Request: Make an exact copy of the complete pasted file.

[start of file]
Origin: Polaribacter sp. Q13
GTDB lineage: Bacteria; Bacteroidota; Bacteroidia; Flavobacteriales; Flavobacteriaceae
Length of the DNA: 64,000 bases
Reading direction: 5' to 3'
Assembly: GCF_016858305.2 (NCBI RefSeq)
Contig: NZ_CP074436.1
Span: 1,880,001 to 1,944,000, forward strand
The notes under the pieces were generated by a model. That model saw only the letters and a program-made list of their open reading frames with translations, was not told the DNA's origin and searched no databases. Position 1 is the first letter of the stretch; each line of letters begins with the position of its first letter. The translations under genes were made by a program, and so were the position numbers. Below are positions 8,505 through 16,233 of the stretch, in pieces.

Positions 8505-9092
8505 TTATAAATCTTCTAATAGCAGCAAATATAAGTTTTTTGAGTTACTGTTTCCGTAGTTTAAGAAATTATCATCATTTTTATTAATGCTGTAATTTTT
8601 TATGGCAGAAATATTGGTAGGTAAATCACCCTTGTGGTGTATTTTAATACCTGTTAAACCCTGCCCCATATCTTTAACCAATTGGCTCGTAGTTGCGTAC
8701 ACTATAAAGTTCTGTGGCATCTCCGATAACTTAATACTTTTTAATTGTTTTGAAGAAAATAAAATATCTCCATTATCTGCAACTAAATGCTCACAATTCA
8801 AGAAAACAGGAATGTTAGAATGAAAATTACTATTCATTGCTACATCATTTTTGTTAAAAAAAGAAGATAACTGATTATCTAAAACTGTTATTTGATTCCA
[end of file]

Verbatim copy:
Origin: Polaribacter sp. Q13
GTDB lineage: Bacteria; Bacteroidota; Bacteroidia; Flavobacteriales; Flavobacteriaceae
Length of the DNA: 64,000 bases
Reading direction: 5' to 3'
Assembly: GCF_016858305.2 (NCBI RefSeq)
Contig: NZ_CP074436.1
Span: 1,880,001 to 1,944,000, forward strand
The notes under the pieces were generated by a model. That model saw only the letters and a program-made list of their open reading frames with translations, was not told the DNA's origin and searched no databases. Position 1 is the first letter of the stretch; each line of letters begins with the position of its first letter. The translations under genes were made by a program, and so were the position numbers. Below are positions 8,505 through 16,233 of the stretch, in pieces.

Positions 8505-9092
8505 TTATAAATCTTCTAATAGCAGCAAATATAAGTTTTTTGAGTTACTGTTTCCGTAGTTTAAGAAATTATCATCATTTTTATTAATGCTGTAATTTTT
8601 TATGGCAGAAATATTGGTAGGTAAATCACCCTTGTGGTGTATTTTAATACCTGTTAAACCCTGCCCCATATCTTTAACCAATTGGCTCGTAGTTGCGTAC
8701 ACTATAAAGTTCTGTGGCATCTCCGATAACTTAATACTTTTTAATTGTTTTGAAGAAAATAAAATATCTCCATTATCTGCAACTAAATGCTCACAATTCA
8801 AGAAAACAGGAATGTTAGAATGAAAATTACTATTCATTGCTACATCATTTTTGTTAAAAAAAGAAGATAACTGATTATCTAAAACTGTTATTTGATTCCA